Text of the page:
Alzheimer’s disease can be successfully treated with a commonly used anti-inflammatory drug which can reverse memory loss and brain inflammation, a new study has revealed.
The findings showed that non-steroidal anti-inflammatory drug (NSAID) — an anti-inflammatory drug routinely used for period pain — can target this inflammatory pathway, highlighting its importance in the disease model.
In the study, transgenic mice that develop symptoms of Alzheimer’s disease were used where one group of 10 mice was treated with mefenamic acid and 10 mice were treated in the same way with a placebo.
The mice were treated at a time when they had developed memory problems and the drug was given to them by a mini-pump implanted under the skin for one month.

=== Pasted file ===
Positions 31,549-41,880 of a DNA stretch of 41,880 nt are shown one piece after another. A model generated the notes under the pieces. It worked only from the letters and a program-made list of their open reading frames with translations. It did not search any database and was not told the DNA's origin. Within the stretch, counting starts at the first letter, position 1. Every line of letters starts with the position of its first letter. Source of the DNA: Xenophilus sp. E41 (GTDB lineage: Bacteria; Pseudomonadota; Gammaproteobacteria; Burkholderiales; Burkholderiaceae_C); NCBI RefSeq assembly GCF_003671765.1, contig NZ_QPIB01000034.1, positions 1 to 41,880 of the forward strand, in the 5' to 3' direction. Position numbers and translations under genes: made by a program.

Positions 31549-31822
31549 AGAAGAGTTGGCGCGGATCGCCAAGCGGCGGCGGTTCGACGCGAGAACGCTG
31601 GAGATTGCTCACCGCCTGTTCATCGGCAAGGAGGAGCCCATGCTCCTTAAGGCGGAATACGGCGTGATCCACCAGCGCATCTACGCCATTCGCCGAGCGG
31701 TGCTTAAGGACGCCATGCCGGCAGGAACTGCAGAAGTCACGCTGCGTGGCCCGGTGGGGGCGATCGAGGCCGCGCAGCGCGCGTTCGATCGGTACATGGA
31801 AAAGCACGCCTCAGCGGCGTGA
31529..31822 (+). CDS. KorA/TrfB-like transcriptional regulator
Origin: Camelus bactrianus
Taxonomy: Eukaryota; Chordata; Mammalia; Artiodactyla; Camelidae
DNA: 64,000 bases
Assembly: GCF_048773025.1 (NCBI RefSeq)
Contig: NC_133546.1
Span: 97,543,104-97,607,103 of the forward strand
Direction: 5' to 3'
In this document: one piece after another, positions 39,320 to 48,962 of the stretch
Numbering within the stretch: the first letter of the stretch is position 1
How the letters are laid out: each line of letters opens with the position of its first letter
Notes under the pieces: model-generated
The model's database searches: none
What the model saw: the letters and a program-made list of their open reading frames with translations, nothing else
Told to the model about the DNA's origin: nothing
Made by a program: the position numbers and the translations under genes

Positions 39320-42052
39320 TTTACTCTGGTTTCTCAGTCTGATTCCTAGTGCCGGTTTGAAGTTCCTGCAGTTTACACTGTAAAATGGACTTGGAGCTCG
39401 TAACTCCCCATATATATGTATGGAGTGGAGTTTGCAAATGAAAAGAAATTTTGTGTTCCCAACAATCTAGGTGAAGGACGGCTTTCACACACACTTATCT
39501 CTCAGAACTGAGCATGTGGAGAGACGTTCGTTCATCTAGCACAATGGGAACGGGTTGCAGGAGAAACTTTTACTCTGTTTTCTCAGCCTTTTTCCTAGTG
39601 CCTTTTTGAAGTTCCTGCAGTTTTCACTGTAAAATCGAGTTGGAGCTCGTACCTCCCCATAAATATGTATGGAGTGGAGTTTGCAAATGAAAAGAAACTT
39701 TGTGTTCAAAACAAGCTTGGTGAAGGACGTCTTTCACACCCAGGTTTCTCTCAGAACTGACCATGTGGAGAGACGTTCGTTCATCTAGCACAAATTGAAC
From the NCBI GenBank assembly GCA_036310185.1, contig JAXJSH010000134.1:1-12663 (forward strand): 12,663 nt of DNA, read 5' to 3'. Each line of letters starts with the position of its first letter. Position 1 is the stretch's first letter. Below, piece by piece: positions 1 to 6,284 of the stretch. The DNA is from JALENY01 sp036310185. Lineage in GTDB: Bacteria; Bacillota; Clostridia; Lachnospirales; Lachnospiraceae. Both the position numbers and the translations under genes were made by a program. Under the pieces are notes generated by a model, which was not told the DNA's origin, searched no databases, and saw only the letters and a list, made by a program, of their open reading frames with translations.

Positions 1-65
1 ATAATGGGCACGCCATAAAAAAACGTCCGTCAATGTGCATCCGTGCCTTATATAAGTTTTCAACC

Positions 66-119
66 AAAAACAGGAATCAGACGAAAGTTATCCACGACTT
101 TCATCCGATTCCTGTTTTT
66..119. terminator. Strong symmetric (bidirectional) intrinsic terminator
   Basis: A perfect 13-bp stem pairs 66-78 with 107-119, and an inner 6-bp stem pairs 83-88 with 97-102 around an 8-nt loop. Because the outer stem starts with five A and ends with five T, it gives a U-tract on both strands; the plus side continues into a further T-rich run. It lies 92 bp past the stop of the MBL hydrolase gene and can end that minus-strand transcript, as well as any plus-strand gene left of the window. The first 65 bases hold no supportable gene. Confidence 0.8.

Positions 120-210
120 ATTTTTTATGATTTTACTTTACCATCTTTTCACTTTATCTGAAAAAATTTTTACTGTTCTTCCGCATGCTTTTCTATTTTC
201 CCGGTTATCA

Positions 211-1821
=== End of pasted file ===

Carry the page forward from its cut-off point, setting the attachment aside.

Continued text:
Memory loss was completely reversed back to the levels seen in mice without the disease, suggested the study.
“Our research shows for the first time that mefenamic acid, a simple Non-Steroidal Anti Inflammatory Drug can target an important inflammatory pathway called the NLRP3 inflammasome , which damages brain cells. Until now, no drug has been available to target this pathway, so we are very excited by this result,” said Doug Brough, Researcher, The University of Manchester.
“These promising lab results identify a class of existing drugs that have potential to treat Alzheimer’s disease by blocking a particular part of the immune response,” Brough added in the paper published in the journal Nature Communications.